By ANNE GIBSON*
It would be hard to think of a more appropriate song than Rod Stewart's The Rhythm of My Heart to kick off one of private radio's most extraordinary new ventures and the founding of a chain of stations so successful that an international media empire bought them out.
When that song came across the airwaves on May 6, 1991, it marked the beginning of a new generation of radio here and a noise which turned out to be the sound of pure success.
This behind-the-scenes glimpse into the founding of the business which turned into a gold mine for its appropriately named co-founder is one of the more interesting tales of business and until now the story has been shared only among the staff.
Doug Gold dedicates this book to the 49 people who set up the Wellington and Christchurch More FM stations.
The book concentrates on the radio stations' founding and spends little time on what happened next. What is not said in the book is that after handing over their network to CanWest Global Communications for $33 million in 1997, Gold and his almost improbably named wife, Anemarie St Ledger Higgins, went to live in France, enjoying the fruits of their success.
They are now back in Wellington, where Gold runs a consultancy business, Persuaders Concepts.
Gold, aged 52, appears on the National Business Review's Rich List annually, valued at around $24 million.
The founding in 1991 of the More FM network is one of private radio's many colourful stories. The stations' genesis was in the pioneering Radio Windy, the Wellington-based station then owned by Brierley Investments' SoundWaves Corporation.
Gold, from Temuka in South Canterbury, was managing director of Radio Windy ("another book in itself") and about a year after leaving he established More FM, along with partner Craig Thompson, formerly of Brierleys.
The Government had put the airwave frequencies up for public tender and Gold and his team won, with the aptly named Whanna Lysents. The chain started as a single Wellington venture which spread to eight stations nationally, then drew international attention, eventually being taken over by CanWest.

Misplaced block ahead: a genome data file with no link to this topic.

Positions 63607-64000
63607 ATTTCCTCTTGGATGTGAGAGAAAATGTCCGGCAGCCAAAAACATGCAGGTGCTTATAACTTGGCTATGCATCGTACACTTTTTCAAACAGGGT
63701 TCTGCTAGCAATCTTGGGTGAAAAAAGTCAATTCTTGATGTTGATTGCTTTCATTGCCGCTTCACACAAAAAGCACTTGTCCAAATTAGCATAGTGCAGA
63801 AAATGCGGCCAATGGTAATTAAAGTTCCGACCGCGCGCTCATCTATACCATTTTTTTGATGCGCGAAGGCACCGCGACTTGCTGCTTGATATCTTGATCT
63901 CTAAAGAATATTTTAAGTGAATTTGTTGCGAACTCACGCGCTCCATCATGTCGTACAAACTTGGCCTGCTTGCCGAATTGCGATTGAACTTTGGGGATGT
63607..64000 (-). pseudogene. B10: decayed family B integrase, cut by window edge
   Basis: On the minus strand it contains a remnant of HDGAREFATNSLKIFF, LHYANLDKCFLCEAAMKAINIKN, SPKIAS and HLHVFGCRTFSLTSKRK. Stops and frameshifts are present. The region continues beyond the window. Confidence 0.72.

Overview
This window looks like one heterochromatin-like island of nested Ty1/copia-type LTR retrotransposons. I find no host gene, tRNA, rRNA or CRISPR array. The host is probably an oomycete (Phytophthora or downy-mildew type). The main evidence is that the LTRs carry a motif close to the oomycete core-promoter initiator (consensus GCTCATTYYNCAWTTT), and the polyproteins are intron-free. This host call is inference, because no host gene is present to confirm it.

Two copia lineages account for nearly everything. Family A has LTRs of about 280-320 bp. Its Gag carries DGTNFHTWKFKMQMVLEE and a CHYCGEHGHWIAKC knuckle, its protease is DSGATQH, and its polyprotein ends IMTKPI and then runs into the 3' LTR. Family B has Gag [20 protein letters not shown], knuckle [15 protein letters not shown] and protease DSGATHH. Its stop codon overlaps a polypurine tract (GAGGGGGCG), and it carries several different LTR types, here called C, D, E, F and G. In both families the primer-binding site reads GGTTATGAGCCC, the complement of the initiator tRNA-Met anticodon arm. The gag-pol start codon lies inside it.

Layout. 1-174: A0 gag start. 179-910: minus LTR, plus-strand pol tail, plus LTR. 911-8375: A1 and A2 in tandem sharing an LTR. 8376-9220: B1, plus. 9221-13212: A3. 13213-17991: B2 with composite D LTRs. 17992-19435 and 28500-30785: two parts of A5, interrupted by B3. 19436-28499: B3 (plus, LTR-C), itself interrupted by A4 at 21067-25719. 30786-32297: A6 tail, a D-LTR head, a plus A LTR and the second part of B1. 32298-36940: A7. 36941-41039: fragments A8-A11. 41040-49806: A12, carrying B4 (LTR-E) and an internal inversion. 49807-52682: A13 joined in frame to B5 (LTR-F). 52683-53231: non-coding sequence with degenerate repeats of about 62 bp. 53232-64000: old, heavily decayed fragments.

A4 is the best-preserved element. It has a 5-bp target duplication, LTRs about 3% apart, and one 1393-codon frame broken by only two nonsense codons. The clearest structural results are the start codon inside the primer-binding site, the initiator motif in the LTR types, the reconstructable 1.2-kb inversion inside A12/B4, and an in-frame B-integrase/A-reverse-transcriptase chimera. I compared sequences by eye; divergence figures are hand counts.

Long before Rod Stewart's song played, the entrepreneurial More FM staff had already pulled in $1.7 million in advertising sales, in advance of switching on the first microphone. The core management team was Chris Muirhead as general manager, Lyn Chung as accountant, Chris Byrnes as programme director and Dean Brain as production manager.
The More FM founders had been to court, battled and beaten a giant company that sought to shut them up and take their money. Before the station went to air, Gold and Thompson, had to fend off an 11th-hour attack mounted through the courts by Brierley Investments, which sued for $3 million, took out an injunction to prevent transmission and alleged breaches of fiduciary duties and trust by Gold and Thompson.
The allegations were eventually withdrawn and More FM went to air, with its winning, broad-appeal formula of music-based adult contemporary programming.
One of Gold's hallmarks was taking dozens of employees overseas on holiday to reward them for their hard work. He notes that the cost of these trips was relatively small compared to the loyalty it generated.
The amount of fun Gold and his colleagues had must be read about to be believed, but this reviewer was there for much of it and can attest to the book being a true and accurate record of those times (my brother, Chris Byrnes, then programme director for More FM, now runs a radio business in Canada).
To his credit, Gold does not shy away from telling of his failures as well, such as the disastrous takeover of FM Country in Auckland, losing $1.8 million before the renaming to Channel Z and reformatting. The takeover resulted in the audience halving. It should have worked, according to all the programming advice, but it was based on an American formula targeted towards fans of contemporary country and western - a market which simply did not exist here.
The book is marketed as a "common-sense and practical approach to business". Nothing about those days was particularly common sense. The story is strong enough in itself, without the need to seek a wider audience by pretending to be a guide to starting a business.
Gold concludes the More FM story on a high note: "Whatever the future holds for me, nothing will ever match or replace this period of my life. Words, unfortunately, are totally inadequate."
* Anne Gibson is the Herald's property editor.
By ANNE GIBSON*